Solve problems. Even ones you haven’t encountered before. Problems that have already been solved are addressed through hard skills (knowledge), but if you wish to excel in a challenging role, you’ll often need to apply and adapt those hard skills to address problems you’ve never experienced nor been trained for.
Intelligence is the process of…
- …abstracting complex problems into a set of fundamental things we know (our model),
- …identifying what’s missing from that set,
- …and then asking the right questions to fill in the blanks until we arrive at an effective solution.
Apply this problem-solving process to everything. Not just…
- “How do we detect that new threat?”
- or “quantify that risk?”
- or “comply with that regulation?”
- “What does my target audience value?”
- “How does my idea tie into that?”
- “What alternate way of modeling this problem might make my solution more compatible with my boss’s goals?”
- “What’s missing from our onboarding training pipeline to cause this mistake to recur?”
Be a reliable source of value to the people around you. If you aren’t reliable, you won’t be relied on. And that means people will work around you to solve their problems. In this case, you might easily be cut out of the loop entirely. Fired.
Self-discipline is a process in which you suppress predispositions, biases, and emotions, especially in difficult or stressful situations.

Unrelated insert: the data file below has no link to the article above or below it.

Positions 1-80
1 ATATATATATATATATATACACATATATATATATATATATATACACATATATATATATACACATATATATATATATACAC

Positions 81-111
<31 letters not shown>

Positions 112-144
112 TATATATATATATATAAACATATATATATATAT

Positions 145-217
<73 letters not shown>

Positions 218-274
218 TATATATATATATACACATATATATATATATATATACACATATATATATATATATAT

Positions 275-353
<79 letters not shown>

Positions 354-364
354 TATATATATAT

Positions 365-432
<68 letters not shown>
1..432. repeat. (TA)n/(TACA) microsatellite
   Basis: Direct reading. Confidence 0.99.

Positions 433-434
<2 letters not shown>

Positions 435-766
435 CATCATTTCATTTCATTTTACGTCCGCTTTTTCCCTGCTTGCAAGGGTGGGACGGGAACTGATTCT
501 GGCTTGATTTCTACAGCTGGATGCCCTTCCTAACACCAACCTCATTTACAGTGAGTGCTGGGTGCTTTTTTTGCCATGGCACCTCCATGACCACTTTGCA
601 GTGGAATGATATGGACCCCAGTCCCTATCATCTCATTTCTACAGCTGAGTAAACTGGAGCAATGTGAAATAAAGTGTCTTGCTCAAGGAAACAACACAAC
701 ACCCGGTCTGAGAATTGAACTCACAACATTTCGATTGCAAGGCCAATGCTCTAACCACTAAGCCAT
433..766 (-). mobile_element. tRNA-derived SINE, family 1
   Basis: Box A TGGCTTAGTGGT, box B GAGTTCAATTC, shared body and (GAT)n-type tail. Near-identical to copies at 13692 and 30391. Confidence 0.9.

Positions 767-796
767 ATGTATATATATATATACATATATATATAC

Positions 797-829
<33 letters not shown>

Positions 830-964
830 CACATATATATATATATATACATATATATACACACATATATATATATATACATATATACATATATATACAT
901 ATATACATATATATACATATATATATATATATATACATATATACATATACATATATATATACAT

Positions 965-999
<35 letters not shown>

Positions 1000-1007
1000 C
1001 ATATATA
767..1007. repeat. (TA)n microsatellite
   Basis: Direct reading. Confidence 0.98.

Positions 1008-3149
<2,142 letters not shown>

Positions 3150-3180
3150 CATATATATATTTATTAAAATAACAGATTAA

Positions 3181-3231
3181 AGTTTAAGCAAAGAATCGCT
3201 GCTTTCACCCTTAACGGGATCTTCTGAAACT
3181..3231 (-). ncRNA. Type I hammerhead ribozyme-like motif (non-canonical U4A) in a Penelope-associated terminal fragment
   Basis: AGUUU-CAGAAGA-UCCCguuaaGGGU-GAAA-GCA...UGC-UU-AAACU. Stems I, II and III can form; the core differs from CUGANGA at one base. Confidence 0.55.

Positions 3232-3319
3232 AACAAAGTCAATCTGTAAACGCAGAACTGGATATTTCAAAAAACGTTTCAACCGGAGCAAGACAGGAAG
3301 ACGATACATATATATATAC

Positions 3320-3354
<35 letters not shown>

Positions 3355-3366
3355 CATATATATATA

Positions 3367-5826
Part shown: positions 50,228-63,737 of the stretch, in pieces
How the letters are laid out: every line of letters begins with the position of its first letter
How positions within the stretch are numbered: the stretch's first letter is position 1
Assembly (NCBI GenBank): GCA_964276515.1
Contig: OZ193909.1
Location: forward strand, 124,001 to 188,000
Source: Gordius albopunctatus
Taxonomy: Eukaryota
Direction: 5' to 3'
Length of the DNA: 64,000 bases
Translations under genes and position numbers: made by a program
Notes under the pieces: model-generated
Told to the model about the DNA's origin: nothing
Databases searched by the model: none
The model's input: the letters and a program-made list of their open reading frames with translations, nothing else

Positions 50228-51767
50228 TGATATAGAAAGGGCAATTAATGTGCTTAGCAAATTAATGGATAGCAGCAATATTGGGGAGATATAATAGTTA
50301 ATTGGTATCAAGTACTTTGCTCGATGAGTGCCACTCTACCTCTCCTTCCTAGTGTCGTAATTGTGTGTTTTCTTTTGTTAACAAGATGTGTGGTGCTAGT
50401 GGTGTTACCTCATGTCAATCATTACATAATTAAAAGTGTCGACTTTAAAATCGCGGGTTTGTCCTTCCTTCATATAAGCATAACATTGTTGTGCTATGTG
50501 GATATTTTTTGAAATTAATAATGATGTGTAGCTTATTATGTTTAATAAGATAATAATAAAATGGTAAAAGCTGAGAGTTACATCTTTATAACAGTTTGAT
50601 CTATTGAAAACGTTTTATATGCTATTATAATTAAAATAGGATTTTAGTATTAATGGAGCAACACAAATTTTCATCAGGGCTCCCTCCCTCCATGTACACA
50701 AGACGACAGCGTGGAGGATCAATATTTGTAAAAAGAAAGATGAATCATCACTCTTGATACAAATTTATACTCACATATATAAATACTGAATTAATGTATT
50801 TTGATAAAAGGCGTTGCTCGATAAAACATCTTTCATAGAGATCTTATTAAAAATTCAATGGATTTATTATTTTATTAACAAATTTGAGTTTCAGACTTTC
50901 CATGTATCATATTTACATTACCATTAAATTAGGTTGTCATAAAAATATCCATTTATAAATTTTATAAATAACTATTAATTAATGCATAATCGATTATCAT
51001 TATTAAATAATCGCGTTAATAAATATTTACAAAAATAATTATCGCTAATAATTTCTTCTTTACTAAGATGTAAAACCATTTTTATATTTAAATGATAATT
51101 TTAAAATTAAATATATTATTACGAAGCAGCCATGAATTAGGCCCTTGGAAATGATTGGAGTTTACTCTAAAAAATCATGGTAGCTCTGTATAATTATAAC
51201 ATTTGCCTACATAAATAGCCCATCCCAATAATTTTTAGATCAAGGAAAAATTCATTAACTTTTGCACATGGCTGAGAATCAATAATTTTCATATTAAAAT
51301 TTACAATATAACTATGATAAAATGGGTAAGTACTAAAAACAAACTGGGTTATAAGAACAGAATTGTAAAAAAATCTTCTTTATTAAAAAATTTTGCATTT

- Regulate negative emotions. Negative emotions shouldn’t bleed into your communication with colleagues or clients. Self-discipline is carefully regulating your thoughts and separating what you feel from how you interact with your professional environment.
- Override counter-productive urges. Self-discipline is choosing the difficult option with the greatest upside rather than the comfortable option with the worse or even negative outcome.
- Introspect your personal biases and predispositions. Have you already made your choice before carefully considering all the pertinent information? Is your mental model of the problem polluted with bad data? Rigorously search for bias within your thinking process and mitigate it.
When you eliminate bias, avoid counter-productive choices, and regulate negative emotions, when you enforce self-discipline, you make yourself a member of the team that everyone knows they can consistently rely on. And you become valuable.
By building your hard skills upon a foundation of soft skills, you enable yourself to…
- Solve new and challenging problems through intelligence.
- Deliver value by communicating your solutions in a manner regulated by empathy and self-discipline.
- And as a result, become a consistent, effective, and compatible asset to your organization.
This is why cybersecurity is not just about having the most subject-matter expertise but also about transforming that expertise into positive outcomes and ultimately building a cybersecurity program where all members contribute toward a positive return on investment for the organization.
And last but not least: Don’t neglect the hard skills involved in communication. The sales skillset (particularly knowing how to close) might be the difference between your valuable ideas being embraced and being ignored.